137. General Development of The Central Nervous System

  1. The somites: alongside the developing neural tube are strips of mesoderm which begin to show segmentation into somites near the end of week 3 of development
    1. THE FIRST SOMITE appears behind the cephalic tip of the notochord
    2. SUCCESSIVE SOMITES appear in a craniocaudal sequence, and approximately 41 to 44 pairs of somites are present by day 31 of human development
    3. MOST OF THE AXIAL SKELETON AND MUSCULATURE develop from the somites (see the units on skeletal and muscular development)
  2. Divisions of the neural tube: the cephalic (head) end of the neural tube is larger than its caudal (tail) end, and even before the neural tube is closed cephalically, the cephalic end shows 3 distinct dilatations, the primary brain vesicles
    1. THE PROSENCEPHALON OR FOREBRAIN is the most anterior vesicle
    2. THE MESENCEPHALON OR MIDBRAIN is the central vesicle
    3. THE RHOMBENCEPHALON OR HINDBRAIN is the most posterior vesicle
  3. Unequal growth rates and cell migration result in flexures, constrictions, thickenings, invaginations, and evaginations
    1. NEURULATION contributes to the cephalocaudal flexion of the embryo. The extensive proliferation of the nervous tissue causes curvature of the embryo on its long axis. Progressive dorsal flexion results in raising and isolating the embryo from its membranes. With the appearance of the vesicles (about a 5 mm embryo stage), the neural tube bends ventrally to form 2 flexures
      1. A cervical flexure: at the junction of the spinal cord and hindbrain
      2. A cephalic flexure: in the midbrain
      3. Later, between the above 2 major flexures, unequal growth in the hindbrain produces the pontine flexure, in the opposite direction
  4. Five components in the developing brain at week 5
    1. THE PROSENCEPHALON OR FOREBRAIN now consists of 2 parts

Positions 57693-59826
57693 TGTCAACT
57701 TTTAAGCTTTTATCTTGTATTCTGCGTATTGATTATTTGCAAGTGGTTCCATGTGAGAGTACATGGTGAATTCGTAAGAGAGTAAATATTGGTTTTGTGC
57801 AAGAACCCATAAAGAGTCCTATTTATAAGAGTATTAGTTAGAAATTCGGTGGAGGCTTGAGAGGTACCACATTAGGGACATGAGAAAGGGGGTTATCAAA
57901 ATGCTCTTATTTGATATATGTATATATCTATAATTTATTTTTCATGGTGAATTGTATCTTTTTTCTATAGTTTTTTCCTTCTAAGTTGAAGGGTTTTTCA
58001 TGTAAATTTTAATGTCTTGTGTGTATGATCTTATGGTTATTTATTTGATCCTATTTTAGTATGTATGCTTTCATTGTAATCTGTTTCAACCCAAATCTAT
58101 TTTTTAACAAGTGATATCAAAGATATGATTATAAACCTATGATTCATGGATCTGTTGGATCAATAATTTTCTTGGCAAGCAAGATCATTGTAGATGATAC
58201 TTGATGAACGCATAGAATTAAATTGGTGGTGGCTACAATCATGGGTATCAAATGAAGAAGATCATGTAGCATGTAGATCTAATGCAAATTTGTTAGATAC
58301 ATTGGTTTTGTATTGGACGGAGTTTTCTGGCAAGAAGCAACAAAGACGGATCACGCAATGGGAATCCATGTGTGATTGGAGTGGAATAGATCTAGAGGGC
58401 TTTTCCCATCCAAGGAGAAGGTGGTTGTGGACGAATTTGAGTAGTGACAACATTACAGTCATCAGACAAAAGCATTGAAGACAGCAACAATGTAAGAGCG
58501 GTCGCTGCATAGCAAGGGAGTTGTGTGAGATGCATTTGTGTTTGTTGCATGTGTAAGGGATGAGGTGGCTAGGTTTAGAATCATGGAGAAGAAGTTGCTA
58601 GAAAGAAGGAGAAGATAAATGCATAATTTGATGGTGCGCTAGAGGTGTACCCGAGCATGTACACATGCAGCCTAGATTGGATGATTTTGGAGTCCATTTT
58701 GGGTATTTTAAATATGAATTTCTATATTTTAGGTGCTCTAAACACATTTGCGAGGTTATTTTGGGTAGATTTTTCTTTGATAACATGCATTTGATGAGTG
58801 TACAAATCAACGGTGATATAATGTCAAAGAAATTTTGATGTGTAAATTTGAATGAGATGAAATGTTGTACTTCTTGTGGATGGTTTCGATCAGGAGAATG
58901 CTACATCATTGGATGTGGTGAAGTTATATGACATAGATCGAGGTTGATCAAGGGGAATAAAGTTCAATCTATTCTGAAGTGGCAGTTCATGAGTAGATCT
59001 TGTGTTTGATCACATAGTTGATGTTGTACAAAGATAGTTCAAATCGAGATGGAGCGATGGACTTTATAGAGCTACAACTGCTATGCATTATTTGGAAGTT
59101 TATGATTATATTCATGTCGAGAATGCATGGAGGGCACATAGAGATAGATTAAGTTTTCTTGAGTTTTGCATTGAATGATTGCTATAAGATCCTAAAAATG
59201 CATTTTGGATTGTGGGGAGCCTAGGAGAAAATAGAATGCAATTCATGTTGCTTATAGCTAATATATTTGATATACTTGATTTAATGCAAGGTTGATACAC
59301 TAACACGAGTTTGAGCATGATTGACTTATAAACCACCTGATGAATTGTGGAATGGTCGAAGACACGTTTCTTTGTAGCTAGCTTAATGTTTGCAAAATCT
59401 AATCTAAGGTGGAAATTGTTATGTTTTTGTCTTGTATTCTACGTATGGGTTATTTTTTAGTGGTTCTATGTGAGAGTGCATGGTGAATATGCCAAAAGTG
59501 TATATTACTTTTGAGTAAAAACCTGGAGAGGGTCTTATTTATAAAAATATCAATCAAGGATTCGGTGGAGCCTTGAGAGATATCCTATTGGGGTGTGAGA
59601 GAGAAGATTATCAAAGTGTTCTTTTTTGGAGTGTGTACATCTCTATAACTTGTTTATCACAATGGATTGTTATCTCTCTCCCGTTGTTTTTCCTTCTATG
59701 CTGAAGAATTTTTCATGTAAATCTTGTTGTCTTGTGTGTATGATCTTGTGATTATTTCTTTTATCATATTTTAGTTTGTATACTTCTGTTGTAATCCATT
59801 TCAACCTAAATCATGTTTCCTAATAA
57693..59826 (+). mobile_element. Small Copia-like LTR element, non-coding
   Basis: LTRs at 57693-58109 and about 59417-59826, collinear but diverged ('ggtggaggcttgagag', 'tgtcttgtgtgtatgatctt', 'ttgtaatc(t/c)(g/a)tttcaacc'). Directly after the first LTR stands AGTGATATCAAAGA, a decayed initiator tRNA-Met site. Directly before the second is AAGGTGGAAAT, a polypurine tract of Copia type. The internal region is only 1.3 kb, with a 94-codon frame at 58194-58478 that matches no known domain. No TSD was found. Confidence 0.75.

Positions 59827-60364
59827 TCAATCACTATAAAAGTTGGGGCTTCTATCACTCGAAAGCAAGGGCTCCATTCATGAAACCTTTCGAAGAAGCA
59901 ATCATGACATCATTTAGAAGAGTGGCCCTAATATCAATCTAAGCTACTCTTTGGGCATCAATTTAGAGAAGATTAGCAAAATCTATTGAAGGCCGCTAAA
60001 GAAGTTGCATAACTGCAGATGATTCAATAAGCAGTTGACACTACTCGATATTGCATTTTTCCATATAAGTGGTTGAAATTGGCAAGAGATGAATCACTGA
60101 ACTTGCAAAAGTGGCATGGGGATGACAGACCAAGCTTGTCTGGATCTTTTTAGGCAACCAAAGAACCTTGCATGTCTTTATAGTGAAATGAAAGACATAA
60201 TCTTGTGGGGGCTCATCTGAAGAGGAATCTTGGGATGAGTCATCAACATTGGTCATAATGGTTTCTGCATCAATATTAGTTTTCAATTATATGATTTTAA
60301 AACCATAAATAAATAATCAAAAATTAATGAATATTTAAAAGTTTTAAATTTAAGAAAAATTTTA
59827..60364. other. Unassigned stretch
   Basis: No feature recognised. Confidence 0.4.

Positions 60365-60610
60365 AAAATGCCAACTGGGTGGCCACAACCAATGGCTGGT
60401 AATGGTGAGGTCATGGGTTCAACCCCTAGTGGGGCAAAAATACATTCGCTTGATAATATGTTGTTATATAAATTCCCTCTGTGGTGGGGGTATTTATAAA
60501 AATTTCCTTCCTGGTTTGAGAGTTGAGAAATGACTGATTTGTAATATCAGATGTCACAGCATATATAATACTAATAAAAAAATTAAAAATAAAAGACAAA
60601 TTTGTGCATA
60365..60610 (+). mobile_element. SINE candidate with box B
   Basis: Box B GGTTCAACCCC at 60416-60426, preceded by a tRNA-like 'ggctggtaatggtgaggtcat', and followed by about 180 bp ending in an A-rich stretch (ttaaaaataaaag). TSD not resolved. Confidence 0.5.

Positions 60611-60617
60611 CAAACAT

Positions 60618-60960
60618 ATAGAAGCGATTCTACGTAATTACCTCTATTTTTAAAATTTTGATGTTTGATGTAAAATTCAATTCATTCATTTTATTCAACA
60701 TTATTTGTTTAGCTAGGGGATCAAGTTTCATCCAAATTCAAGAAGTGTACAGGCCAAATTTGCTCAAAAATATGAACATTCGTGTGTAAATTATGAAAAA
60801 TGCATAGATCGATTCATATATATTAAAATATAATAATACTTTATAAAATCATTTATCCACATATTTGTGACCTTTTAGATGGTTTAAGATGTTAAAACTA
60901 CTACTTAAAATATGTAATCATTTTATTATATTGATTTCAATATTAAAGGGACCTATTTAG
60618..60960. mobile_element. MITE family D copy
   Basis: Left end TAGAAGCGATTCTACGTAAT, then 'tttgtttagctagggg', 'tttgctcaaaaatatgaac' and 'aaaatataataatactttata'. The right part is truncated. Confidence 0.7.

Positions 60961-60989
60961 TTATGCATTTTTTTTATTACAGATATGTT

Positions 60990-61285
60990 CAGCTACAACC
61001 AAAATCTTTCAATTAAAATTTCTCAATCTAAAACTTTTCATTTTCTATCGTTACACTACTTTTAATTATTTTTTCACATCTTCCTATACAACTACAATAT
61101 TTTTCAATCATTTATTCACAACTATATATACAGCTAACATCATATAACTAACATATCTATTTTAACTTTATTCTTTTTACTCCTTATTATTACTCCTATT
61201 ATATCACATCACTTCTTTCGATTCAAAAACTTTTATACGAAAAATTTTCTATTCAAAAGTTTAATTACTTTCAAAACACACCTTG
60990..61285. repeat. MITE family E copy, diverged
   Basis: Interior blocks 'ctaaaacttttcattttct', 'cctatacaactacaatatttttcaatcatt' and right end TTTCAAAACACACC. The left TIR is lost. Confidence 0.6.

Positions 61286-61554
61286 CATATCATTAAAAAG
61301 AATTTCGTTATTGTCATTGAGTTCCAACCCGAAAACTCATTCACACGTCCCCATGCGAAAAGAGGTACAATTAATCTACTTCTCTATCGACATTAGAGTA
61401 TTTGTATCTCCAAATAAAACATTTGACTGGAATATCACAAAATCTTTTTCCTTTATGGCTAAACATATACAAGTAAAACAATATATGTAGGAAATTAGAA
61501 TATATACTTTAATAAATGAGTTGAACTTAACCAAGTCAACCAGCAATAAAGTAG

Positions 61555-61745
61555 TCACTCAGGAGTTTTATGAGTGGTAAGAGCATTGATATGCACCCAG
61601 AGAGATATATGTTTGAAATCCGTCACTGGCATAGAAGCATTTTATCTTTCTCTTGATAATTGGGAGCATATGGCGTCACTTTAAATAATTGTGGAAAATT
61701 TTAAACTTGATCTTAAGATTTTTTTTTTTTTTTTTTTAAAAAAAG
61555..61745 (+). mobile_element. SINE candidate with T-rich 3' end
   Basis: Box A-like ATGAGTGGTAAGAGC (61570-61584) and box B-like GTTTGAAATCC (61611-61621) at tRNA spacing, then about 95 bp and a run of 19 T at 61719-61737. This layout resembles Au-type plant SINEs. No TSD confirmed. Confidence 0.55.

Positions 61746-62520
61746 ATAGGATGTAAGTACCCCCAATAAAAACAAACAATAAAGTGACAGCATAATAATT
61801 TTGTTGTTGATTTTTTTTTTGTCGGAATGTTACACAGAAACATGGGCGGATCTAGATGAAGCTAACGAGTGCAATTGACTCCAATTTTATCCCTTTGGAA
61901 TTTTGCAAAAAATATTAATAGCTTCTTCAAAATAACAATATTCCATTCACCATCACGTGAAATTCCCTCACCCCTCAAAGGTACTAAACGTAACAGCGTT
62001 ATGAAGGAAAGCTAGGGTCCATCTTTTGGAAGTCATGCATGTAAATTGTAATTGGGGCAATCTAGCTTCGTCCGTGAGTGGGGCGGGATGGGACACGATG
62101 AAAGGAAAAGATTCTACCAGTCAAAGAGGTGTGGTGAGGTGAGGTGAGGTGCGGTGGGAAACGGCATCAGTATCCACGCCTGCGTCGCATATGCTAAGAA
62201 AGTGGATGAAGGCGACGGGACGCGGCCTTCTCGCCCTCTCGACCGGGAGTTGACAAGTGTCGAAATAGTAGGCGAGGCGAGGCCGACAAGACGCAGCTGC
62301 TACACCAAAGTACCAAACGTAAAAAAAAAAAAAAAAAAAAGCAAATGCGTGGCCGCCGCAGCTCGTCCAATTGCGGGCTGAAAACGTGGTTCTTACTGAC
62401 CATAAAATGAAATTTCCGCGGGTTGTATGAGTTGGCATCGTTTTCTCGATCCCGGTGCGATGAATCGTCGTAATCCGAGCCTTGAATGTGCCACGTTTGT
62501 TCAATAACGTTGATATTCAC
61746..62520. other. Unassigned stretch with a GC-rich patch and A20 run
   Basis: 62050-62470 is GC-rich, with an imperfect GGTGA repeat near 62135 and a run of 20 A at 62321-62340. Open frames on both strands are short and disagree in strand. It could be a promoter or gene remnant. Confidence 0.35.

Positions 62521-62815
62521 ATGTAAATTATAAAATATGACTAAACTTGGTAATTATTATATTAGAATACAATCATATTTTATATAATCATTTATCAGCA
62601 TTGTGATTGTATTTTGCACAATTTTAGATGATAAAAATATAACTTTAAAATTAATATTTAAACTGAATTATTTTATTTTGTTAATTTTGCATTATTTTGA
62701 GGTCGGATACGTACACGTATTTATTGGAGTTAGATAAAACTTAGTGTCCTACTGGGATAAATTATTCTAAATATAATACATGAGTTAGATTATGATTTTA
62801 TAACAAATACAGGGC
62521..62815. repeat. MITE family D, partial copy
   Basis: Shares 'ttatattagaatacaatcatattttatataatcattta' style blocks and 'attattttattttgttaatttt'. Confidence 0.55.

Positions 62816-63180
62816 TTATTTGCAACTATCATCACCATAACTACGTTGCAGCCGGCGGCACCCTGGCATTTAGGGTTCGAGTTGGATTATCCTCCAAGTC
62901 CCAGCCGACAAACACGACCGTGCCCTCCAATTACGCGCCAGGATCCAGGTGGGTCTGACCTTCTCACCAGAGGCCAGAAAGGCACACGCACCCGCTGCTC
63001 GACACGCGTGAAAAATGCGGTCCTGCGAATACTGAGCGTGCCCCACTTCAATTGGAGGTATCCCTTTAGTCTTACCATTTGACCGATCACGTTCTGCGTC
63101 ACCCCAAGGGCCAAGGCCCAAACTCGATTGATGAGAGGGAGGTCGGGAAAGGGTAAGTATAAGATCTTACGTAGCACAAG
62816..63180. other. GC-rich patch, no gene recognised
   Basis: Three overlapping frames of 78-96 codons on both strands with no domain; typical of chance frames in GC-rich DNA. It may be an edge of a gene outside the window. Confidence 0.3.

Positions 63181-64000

1. An anterior telencephalon or endbrain which will give rise to 2 anterolateral expansions called the primitive cerebral hemispheres
      2. An intermediate brain or diencephalon, characterized by the outgrowth of the optic vesicles
        1. Dorsal and ventral evaginations from the diencephalon become the primordia of the pineal gland and the posterior hypophysis, respectively
    2. THE MESENCEPHALON OR MIDBRAIN undergoes little change by this age
    3. THE RHOMBENCEPHALON consists of 2 parts
      1. The anterior metencephalon, which later forms the pons and the cerebellum
      2. The posterior myelencephalon which later forms the medulla oblongata
      3. The boundary between the metencephalon and myelencephalon is marked by the third or pontine flexure, compensatory to the cervical and cephalic flexures
  5. The lumen of the spinal cord, the central canal is continuous with the brain vesicles, permitting cerebrospinal fluid to circulate freely between the brain and cord
    1. THE CAVITY OF THE RHOMBENCEPHALON is the fourth ventricle
    2. THE CAVITY OF THE DIENCEPHALON is the third ventricle
    3. THE CAVITIES OF THE CEREBRAL HEMISPHERES are the lateral ventricles
    4. THE LUMEN BETWEEN THE THIRD AND FOURTH VENTRICLES is the narrow aqueduct of Sylvius
    5. THE LATERAL VENTRICLES communicate with the third ventricle via the foramina of Monro
    6. THE FOURTH VENTRICLE opens into the subarachnoid space via the foramina of Luschka (2) and Magendie (1)

general development of  the central nervous system: image #1